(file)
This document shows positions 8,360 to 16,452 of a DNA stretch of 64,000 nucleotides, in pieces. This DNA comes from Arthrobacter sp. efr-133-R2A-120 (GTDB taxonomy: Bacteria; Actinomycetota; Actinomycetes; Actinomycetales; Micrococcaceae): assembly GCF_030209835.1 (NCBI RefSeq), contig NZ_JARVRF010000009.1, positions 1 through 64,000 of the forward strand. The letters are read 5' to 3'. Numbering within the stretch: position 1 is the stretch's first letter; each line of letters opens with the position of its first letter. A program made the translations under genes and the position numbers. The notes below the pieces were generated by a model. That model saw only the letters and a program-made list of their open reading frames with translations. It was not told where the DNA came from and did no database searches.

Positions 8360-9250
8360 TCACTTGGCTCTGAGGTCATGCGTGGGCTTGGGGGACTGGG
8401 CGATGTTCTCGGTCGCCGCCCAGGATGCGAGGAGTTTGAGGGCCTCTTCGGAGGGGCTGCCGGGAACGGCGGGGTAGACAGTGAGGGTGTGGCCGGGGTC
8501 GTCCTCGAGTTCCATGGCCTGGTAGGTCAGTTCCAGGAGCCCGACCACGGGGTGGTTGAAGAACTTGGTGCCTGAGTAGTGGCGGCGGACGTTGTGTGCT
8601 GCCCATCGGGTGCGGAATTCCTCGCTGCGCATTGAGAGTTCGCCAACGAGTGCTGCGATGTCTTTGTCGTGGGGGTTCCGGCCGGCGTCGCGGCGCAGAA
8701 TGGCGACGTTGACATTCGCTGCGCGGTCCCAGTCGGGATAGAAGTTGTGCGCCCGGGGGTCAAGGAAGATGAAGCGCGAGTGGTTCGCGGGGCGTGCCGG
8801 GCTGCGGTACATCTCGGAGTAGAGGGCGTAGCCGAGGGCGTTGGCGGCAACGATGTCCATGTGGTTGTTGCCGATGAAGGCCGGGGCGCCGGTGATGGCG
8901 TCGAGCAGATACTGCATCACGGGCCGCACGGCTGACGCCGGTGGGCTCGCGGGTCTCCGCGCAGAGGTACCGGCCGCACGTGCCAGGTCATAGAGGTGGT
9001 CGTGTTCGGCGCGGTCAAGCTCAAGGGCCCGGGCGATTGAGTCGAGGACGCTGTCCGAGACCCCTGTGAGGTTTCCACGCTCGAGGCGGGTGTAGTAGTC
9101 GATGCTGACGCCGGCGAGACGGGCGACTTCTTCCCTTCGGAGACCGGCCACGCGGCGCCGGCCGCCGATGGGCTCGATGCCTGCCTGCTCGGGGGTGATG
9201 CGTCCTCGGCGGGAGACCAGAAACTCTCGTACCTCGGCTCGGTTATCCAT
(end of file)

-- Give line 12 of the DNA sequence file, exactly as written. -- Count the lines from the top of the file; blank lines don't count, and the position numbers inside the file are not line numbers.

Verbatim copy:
9201 CGTCCTCGGCGGGAGACCAGAAACTCTCGTACCTCGGCTCGGTTATCCAT